Men Have A Biological Clock Too
For men looking to have kids, be warned. Men have a biological clock too.
A couple of months ago, I was having drinks with a few friends. As usual when a few beers in, the conversation loosened up. Soon, we started talking about stuff we might not have touched while sober. One conversation topic was the idea of life goals and timelines.
My friends and I talked about what we wanted out of life and how soon we wanted to get there. I expressed an interest in focusing on career and not settling down to have kids until my mid-thirties. But one friend discussed his desire to have kids as soon as his late 20s. Color me surprised.
But, it seems that my friend was right to want kids before he got too old, as a new study says starting parenthood in your mid-thirties is cutting it close. The study by Rutgers University says that men have biological clocks just like women, despite what gender norms tell us.
“While it’s widely accepted that physiological changes that occur in women after 35 can affect conception, pregnancy and the health of the child, most men don’t realize their advanced age can have a similar impact,” said Gloria Bachmann, the study leader and director of the Women’s Health Institute at Rutgers Robert Wood Johnson Medical School.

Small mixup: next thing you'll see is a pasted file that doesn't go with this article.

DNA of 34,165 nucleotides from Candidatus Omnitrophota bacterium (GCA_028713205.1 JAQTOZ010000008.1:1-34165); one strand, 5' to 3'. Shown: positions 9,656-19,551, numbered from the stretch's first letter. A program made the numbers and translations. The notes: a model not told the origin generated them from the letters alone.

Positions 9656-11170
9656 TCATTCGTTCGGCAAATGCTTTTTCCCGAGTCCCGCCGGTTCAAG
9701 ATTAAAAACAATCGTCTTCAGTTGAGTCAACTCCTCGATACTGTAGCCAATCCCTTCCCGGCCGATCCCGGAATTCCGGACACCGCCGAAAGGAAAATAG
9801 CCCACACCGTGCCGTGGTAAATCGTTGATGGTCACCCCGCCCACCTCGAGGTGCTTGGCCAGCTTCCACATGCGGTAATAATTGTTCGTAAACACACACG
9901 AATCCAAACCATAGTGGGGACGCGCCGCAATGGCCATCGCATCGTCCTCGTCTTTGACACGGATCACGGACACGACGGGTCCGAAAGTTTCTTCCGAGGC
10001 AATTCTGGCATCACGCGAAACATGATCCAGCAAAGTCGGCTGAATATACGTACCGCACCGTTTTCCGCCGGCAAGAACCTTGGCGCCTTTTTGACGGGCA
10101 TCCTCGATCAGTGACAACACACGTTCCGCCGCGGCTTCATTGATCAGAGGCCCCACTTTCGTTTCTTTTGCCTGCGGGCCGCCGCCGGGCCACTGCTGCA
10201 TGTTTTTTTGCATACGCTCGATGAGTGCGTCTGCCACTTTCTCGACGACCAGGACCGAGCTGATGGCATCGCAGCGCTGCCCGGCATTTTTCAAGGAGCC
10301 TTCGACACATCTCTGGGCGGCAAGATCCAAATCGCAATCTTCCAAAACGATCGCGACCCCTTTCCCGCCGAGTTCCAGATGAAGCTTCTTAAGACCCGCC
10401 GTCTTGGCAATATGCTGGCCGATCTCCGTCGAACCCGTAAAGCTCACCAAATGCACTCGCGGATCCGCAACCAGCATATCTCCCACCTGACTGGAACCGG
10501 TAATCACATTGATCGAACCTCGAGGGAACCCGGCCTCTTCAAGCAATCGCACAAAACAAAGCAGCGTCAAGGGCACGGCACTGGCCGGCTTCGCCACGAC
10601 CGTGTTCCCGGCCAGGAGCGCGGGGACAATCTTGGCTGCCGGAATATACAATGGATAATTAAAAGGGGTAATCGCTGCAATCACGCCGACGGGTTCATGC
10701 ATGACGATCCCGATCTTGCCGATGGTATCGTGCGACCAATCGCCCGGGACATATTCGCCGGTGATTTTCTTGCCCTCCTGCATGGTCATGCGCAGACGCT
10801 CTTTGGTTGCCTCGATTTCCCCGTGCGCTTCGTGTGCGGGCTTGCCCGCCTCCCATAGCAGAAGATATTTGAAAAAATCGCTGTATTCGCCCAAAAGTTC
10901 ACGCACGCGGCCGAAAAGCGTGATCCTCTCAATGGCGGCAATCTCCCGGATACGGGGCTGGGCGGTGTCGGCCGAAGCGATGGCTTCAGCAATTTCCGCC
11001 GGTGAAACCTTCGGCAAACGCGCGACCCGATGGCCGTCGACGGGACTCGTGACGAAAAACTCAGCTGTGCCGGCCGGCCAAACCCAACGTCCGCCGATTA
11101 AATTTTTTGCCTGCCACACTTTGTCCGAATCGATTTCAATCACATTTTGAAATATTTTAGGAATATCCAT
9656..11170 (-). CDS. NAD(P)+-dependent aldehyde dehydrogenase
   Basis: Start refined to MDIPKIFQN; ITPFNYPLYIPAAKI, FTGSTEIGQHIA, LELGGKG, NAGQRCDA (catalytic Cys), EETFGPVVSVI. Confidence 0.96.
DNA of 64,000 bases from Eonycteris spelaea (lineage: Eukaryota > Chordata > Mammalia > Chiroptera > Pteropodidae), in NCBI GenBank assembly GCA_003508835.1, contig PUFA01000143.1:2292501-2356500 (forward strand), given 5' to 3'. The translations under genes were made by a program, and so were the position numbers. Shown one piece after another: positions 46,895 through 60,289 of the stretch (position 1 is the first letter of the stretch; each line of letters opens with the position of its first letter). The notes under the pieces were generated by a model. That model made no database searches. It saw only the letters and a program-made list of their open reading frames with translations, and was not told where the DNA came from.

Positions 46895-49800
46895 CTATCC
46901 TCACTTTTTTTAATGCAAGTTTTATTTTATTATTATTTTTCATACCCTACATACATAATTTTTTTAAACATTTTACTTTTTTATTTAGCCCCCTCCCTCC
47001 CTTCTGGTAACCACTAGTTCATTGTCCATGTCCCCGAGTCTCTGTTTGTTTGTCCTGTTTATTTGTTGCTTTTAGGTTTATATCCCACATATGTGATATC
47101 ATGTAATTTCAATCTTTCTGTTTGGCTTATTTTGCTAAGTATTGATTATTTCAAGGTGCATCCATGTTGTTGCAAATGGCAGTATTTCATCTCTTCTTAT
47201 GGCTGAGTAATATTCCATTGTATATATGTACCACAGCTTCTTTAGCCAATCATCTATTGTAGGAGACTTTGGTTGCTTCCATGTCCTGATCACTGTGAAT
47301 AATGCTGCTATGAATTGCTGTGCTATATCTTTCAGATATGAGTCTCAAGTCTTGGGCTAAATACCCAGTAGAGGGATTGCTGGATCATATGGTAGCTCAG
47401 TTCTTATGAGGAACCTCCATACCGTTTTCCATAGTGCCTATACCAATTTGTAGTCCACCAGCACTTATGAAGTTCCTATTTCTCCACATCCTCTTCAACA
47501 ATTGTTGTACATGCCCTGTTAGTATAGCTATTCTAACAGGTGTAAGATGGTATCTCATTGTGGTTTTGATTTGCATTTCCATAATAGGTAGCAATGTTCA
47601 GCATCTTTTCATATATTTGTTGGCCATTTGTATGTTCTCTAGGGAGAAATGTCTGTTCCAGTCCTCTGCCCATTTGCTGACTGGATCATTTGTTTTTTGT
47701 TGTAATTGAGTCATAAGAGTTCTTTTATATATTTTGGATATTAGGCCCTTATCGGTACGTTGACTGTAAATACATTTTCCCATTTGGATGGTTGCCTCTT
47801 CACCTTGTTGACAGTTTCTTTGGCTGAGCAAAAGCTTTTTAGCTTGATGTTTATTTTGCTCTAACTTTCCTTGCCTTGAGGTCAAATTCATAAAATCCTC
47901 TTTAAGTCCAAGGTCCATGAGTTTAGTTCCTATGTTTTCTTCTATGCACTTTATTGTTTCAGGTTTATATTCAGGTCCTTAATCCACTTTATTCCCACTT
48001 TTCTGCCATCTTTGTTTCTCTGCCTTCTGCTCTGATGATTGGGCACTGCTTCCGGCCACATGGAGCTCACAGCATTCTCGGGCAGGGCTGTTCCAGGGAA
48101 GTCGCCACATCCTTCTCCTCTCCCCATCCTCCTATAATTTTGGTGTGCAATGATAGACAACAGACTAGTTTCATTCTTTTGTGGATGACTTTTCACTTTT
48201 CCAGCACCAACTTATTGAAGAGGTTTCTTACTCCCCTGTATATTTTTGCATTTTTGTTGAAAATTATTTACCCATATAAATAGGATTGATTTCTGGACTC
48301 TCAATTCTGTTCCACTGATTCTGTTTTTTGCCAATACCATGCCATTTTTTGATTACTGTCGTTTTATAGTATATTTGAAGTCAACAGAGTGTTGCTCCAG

While the number of infants born to dads aged 45 and over has gone up in the past four decades, Bachmann’s study, which is based on 40 years of analysis, found that men aged 35 to 45 had difficulties raising their kids. The study was focused on how fertility, pregnancy, and the child’s health was affected by fathers in “advanced parental age.”
Pregnancy and Child Birth Risks
Turns out, men’s age can also cause problems with pregnancy. Older men trying to get their partner pregnant can cause complications such as gestational diabetes, preterm birth, premature birth, late-term stillbirth, and preeclampsia.
“In addition to advancing paternal age being associated with an increased risk of male infertility, there appears to be other adverse changes that may occur to the sperm with aging,” said Dr. Bachmann. “For example, just as people lose muscle strength, flexibility and endurance with age, in men, sperm also tend to lose fitness over the life cycle.”
She then said:
“Although it’s well-documented that children of older fathers are more likely to be diagnosed with schizophrenia — one in 141 infants with fathers under 25 versus one in 47 with fathers over 50 — the reason is not well understood,” she adds. “Also, some studies have shown that the risk of autism starts to increase when the father is 30, plateaus after 40 and then increases again at 50.”
Dr. Bachmann says that many of these situations are the result of a decline of hormones like testosterone. This leads to poorer semen quality. Bachmann also states that increased stress that comes with aging can damage the sperm as well.
So how can men avoid these problems? Well, besides having kids at a younger age than 35, men should consider banking sperm before growing older. In addition, she recommends that doctors counsel older men about the potential risks of conception at 35-45 and up.